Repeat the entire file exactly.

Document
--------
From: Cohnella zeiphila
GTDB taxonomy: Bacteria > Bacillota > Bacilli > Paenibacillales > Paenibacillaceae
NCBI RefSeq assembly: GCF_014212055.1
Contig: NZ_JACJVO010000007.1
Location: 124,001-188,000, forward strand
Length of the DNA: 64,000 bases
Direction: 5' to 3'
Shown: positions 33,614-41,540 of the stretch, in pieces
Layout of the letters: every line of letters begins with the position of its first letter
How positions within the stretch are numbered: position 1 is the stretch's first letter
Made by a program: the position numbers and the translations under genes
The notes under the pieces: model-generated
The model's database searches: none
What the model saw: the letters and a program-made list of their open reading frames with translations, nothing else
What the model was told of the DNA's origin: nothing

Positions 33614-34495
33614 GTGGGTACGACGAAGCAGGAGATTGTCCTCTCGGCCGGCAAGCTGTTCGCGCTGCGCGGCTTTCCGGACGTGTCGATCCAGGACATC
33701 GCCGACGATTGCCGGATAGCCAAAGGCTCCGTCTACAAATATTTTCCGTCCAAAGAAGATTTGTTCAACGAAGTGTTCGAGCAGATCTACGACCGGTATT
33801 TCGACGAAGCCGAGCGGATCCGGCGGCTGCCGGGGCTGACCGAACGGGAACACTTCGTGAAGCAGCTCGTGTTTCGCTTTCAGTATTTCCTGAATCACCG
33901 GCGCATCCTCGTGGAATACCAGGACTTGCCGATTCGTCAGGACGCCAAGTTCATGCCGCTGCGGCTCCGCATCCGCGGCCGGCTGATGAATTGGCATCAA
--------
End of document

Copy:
From: Cohnella zeiphila
GTDB taxonomy: Bacteria > Bacillota > Bacilli > Paenibacillales > Paenibacillaceae
NCBI RefSeq assembly: GCF_014212055.1
Contig: NZ_JACJVO010000007.1
Location: 124,001-188,000, forward strand
Length of the DNA: 64,000 bases
Direction: 5' to 3'
Shown: positions 33,614-41,540 of the stretch, in pieces
Layout of the letters: every line of letters begins with the position of its first letter
How positions within the stretch are numbered: position 1 is the stretch's first letter
Made by a program: the position numbers and the translations under genes
The notes under the pieces: model-generated
The model's database searches: none
What the model saw: the letters and a program-made list of their open reading frames with translations, nothing else
What the model was told of the DNA's origin: nothing

Positions 33614-34495
33614 GTGGGTACGACGAAGCAGGAGATTGTCCTCTCGGCCGGCAAGCTGTTCGCGCTGCGCGGCTTTCCGGACGTGTCGATCCAGGACATC
33701 GCCGACGATTGCCGGATAGCCAAAGGCTCCGTCTACAAATATTTTCCGTCCAAAGAAGATTTGTTCAACGAAGTGTTCGAGCAGATCTACGACCGGTATT
33801 TCGACGAAGCCGAGCGGATCCGGCGGCTGCCGGGGCTGACCGAACGGGAACACTTCGTGAAGCAGCTCGTGTTTCGCTTTCAGTATTTCCTGAATCACCG
33901 GCGCATCCTCGTGGAATACCAGGACTTGCCGATTCGTCAGGACGCCAAGTTCATGCCGCTGCGGCTCCGCATCCGCGGCCGGCTGATGAATTGGCATCAA